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We loved Canon's HG20, even if it does lack one or two features which the video enthusiast could require. But Canon also offers an even more jam-packed model in the shape of the HG21. We put a sample through its paces to see how it compared.
There are essentially two extra features which the HG21 has that the HG20 doesn't. The most obvious is the viewfinder. Whereas the HG20 relies entirely on its flip-out LCD, the HG21 has a 0.27in eyepiece as well with a 123,000 pixel resolution. You won't find yourself using this very often, but it can still be useful if sunlight is washing the LCD out. It also extends for more comfortable use, unlike the viewfinder on Panasonic's HDC-SD100 and HS100. On the other hand, the HG21's LCD is the Multiangle Vivid version found on the HF10 and HF11, but not the HG20. This is brighter with wider angles of vision than the standard screen, making it easier to see in most conditions anyway.
The other major difference is the size of the internal hard disk. Where the HG20 offers 60GB of storage, the HG21 doubles this to 120GB. So where the HG20 can record a little over five hours of footage at the top image quality, the HG21 has room for over ten. You will probably find you can shoot multiple holidays and family events before ever having to consider clearing footage off - although we would recommend backing up sooner than that, as you don't want to lose cherished shots along with a lost camcorder.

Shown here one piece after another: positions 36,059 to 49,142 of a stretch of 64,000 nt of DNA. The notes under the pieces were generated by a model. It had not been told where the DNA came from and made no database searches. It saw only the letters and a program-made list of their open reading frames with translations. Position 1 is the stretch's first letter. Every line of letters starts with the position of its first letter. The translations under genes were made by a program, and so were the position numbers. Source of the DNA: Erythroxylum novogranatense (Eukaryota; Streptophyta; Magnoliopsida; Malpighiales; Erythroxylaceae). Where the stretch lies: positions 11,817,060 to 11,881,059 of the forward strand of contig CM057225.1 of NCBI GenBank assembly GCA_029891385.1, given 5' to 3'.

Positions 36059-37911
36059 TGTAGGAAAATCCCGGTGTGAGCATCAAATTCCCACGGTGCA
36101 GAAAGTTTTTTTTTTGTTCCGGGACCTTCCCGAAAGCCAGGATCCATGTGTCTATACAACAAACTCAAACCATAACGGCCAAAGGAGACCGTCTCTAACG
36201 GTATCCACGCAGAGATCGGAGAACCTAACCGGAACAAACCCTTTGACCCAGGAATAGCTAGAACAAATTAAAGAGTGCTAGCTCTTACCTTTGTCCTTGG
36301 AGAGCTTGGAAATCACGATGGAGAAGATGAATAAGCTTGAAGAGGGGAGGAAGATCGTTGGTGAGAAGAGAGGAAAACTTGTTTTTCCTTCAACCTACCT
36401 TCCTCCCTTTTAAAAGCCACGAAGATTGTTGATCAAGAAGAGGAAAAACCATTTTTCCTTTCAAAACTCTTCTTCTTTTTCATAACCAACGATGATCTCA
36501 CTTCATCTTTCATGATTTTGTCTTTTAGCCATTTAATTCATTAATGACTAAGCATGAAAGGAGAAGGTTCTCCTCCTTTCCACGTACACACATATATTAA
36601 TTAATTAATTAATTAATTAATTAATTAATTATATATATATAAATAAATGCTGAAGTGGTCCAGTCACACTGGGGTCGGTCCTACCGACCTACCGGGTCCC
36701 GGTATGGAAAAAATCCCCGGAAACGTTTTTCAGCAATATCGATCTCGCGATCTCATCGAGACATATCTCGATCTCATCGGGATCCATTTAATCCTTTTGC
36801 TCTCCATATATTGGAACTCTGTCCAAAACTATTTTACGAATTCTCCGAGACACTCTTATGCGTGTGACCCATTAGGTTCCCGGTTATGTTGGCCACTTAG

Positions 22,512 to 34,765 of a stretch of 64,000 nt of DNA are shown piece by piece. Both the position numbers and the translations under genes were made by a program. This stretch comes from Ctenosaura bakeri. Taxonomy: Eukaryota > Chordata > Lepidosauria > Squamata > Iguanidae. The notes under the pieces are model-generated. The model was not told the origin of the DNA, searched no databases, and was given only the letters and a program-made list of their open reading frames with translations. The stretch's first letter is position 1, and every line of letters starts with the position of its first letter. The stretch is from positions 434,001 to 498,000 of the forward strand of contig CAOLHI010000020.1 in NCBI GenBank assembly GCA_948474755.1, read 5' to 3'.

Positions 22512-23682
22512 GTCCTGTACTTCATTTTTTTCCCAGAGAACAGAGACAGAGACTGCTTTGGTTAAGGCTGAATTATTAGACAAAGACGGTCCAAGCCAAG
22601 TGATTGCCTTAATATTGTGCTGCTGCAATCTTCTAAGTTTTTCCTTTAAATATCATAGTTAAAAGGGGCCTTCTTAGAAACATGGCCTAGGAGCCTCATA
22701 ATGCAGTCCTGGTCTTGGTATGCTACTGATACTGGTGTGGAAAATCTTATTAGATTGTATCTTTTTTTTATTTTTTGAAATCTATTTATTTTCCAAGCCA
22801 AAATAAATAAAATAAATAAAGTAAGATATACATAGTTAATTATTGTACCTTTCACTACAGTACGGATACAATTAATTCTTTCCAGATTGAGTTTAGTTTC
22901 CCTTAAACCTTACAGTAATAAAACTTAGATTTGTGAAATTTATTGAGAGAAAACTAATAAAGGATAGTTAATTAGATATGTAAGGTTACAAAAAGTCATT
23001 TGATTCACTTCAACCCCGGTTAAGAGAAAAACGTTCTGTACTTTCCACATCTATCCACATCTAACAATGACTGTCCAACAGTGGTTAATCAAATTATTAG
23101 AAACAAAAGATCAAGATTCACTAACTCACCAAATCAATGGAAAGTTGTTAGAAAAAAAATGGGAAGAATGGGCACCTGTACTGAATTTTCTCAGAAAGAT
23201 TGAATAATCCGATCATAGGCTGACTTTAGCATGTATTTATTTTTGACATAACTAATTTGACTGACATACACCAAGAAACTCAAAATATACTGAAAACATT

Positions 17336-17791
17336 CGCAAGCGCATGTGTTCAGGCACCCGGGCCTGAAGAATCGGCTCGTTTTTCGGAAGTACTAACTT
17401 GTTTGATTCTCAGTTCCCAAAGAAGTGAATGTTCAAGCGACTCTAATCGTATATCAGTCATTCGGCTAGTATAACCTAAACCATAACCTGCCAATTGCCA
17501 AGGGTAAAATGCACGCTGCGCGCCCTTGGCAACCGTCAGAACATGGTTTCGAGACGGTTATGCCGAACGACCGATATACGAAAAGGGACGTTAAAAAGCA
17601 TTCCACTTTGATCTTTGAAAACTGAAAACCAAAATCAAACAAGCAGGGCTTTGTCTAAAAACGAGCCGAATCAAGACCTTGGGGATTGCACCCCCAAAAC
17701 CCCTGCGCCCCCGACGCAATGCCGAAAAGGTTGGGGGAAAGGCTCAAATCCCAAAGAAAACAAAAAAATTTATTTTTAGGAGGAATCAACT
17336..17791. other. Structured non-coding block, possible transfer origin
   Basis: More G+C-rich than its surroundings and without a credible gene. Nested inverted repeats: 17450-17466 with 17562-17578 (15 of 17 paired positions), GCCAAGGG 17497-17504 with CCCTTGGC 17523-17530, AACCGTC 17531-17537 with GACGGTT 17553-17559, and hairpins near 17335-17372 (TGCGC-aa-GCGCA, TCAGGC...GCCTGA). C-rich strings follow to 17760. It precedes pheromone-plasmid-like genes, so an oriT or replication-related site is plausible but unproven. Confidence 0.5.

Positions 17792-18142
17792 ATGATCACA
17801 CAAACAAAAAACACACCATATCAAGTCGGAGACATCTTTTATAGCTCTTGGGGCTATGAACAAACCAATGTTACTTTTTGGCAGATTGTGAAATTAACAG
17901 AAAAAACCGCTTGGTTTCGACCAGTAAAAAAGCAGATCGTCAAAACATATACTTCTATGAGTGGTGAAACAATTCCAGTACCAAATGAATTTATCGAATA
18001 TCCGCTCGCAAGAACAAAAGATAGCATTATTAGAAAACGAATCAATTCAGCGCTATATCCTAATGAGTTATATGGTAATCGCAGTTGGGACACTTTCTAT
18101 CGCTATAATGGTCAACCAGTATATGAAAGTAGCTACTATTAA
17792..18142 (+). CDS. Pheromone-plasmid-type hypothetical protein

A final difference is that the HG21 is black where the HG20 is silver, which is Canon's usual way of distinguishing a higher-end model from its more lowly but very similar sibling. Despite the viewfinder and larger hard disk, the HG21 hasn't increased in size over the HG20, but its weight is up by 25g. You probably wouldn't be able to tell the difference.
Other than these upgrades, the HG21 has identical features to the HG20 and HF11. It's built around a sizeable 1/3.2in CMOS sensor with a gross 3.31-megapixels, 2.07 megapixels of which are used when shooting video and 2.76 megapixels for photography. So footage is captured at a native Full HD resolution of 1,920 x 1,080, with digital stills up to 2,048 x 1,536 (with a bit of interpolation and a 4:3 aspect). The optical zoom is the same 12x, and Canon's excellent Super Range Optical Image Stabilizer is incorporated.